“God’s Calling Card”- the cross found in the rubble in the days after the attacks, as it appeared in July 2006

Reflections of a September Day- Part 1

**Note:  The images and audio linked in this post will be upsetting.  They’re not meant to be sensational or disrespectful, only to help all of us to never forget.**   

            Tomorrow marks the 9th anniversary of the worst terrorist attack on American soil.  A year ago, I started this blog with the posting “Things to Remember on 9-11”.  In the years since that horrible day, much has been written about, spoken of, argued over, etc. when it comes to the events of September 11, 2001 and why they happened.  Sometimes it seems that the real people that were affected—those whose lives were lost and the people who love them—get brushed to the side.  Even now, images of the attack come along less and less as the always-parental media (who know what’s best for us) refuse to replay or reprint them, for fear of upsetting anyone or of being politically incorrect.

That’s not the case here.  Truth lives, and sometimes it hurts.  We can try to bury it in the past, but we can’t ever let ourselves forget what really happened…and what really did happen that day?  Put yourself in some other shoes…

                                                            

Suppose you were a tourist hoping to get an early start on seeing all the sights of New York, or maybe you are a local on your way to work.  The day is beautiful and calm until the first plane strikes the North Tower of the World Trade Center.  Not long after, another plane strikes the South Tower. Shock and fear surround you as the chaos unfolds.  As you watch people running—and jumping—from the two skyscrapers, you wonder why this is happening and when it will end.

     Inside the building, those who managed to escape later described what was going on as “surreal” and “hellish”.  You definitely get that feeling when you listen to the 9-11 calls of those trapped above the points of impact.  Kevin Cosgrove’s  last moments of life have been heard and remembered by people who never met him, as were those of Melissa Doi.  Both of their 9-11 calls have been edited together here.  Mr. Cosgrove, trapped on the 105th floor of the South Tower is last heard exclaiming, “Oh, God!”, as the tower begins to come down above him.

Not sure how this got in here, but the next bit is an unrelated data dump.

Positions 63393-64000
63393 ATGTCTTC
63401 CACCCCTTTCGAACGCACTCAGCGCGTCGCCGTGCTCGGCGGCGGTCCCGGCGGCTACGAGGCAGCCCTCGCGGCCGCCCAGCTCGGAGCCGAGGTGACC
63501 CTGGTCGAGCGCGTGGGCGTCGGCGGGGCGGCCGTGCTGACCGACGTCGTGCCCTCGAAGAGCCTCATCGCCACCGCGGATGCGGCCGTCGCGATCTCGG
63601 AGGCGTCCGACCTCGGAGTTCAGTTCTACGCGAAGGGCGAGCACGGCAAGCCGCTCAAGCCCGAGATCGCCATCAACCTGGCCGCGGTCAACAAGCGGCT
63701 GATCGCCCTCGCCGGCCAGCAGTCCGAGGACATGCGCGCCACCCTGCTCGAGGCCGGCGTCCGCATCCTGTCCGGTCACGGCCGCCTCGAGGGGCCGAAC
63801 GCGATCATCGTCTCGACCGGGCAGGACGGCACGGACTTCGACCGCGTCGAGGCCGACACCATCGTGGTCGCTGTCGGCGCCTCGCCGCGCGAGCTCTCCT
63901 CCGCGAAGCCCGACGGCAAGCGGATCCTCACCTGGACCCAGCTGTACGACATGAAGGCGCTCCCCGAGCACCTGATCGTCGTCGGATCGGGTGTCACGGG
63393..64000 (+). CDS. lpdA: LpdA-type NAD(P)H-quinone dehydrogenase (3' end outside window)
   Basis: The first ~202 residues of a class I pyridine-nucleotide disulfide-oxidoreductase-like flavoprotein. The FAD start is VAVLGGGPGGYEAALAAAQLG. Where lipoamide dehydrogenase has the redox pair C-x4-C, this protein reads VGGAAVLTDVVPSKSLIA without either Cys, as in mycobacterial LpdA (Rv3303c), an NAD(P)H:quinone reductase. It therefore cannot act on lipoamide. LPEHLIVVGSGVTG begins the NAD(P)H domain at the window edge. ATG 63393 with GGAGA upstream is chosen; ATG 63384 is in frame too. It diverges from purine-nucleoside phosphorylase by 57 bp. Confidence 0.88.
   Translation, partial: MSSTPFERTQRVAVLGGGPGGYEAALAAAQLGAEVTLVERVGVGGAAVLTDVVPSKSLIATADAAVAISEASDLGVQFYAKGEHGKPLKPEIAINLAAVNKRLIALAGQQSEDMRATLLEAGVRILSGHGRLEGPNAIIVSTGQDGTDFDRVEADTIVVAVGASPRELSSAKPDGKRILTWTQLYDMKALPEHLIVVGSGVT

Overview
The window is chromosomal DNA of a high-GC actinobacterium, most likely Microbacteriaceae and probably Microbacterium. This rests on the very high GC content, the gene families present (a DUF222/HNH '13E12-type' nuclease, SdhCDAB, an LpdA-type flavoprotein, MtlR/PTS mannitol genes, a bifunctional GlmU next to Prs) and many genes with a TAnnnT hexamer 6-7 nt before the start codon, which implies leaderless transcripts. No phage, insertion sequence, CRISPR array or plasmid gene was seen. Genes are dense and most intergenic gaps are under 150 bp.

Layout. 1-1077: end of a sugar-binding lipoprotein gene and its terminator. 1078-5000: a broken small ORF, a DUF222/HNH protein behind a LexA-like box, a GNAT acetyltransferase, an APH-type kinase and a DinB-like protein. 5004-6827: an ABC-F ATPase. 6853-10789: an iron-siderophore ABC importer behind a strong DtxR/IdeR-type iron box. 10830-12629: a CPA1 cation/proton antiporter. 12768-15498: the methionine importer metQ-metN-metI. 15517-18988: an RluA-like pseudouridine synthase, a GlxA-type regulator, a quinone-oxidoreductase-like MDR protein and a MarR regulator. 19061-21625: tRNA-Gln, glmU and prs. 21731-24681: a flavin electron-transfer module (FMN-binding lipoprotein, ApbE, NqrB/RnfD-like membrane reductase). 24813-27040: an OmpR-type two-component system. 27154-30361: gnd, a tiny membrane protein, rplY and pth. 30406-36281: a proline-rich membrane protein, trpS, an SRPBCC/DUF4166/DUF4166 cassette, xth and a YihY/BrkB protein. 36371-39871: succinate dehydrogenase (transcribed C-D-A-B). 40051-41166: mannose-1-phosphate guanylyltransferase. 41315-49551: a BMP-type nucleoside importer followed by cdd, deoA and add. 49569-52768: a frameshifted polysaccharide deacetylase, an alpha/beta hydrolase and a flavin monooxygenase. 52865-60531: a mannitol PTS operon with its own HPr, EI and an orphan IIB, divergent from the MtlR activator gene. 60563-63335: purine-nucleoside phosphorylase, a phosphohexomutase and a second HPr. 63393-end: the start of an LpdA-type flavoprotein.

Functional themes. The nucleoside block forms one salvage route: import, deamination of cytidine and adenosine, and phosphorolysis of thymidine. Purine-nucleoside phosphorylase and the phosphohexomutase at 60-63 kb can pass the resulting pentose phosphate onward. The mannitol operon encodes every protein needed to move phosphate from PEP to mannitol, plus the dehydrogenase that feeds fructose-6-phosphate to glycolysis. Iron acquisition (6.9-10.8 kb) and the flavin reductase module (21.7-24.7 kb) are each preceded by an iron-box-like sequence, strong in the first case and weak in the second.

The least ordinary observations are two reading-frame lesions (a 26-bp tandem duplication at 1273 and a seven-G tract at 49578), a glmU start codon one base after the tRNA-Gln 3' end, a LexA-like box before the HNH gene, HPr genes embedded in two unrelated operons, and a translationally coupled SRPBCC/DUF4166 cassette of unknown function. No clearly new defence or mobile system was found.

No less compelling are the terrified pleas of Ms. Doi to the 9-11 operator, asking if anyone was coming to help them on the 83rd floor.  Trying to keep her calm, the operator tries repeatedly to reassure her as she asks, “I’m going to die aren’t I?”  Ms. Doi also describes the unbearable heat and the heavy smoke that caused many office workers to jump some 1200 feet to their deaths to avoid being incinerated.

 

This above photo, known as “The Falling Man” became famous around the world.  Most papers ran it only once, resulting in much criticism from their readers.  The Associated Press photographer who took the picture, Richard Drew, expressed his feelings towards the critics by saying, “I didn’t capture this person’s death. I captured part of his life. This is what he decided to do, and I think I preserved that.”   Drew explained in an interview that 9-11 was more than just the crumbling of the buildings.  It was about the people.  Nine years later, the identity of this man is still uncertain, but in his death, he’s become a symbol of the horrendous choice many of those in the towers were forced to make that day.

People in the street, who probably thought they were safe, realize they’re not as the South Tower crumbles to the ground.  Twenty-three minutes later, the North Tower follows.  Both send hurricane-force winds carrying dust and debris through the streets of Manhattan, forcing many to duck into stores or under parked vehicles.  The ash that remained afterward was ankle-deep in most places– knee deep closer to where the towers stood.

Photo by Susan Meiselas/ Magnum Photos

   …all of this only covers one of the 3 attack sites.  Lest we forget that 125 civilian and military personnel were murdered in their workplaces at the Pentagon when American Airlines Flight 77 hit the terrorists’ intended target.

 ….and the only plane that didn’t reach it’s target, Flight 93—thanks to the heroic last actions of the passengers and crew who attempted to take back the cockpit from the cowardly hijackers.

The area behind the fence is the field where Flight 93 crashed to the ground at 500 mph

**PLEASE CHECK BACK FOR PART 2 POSTING TOMORROW AFTERNOON***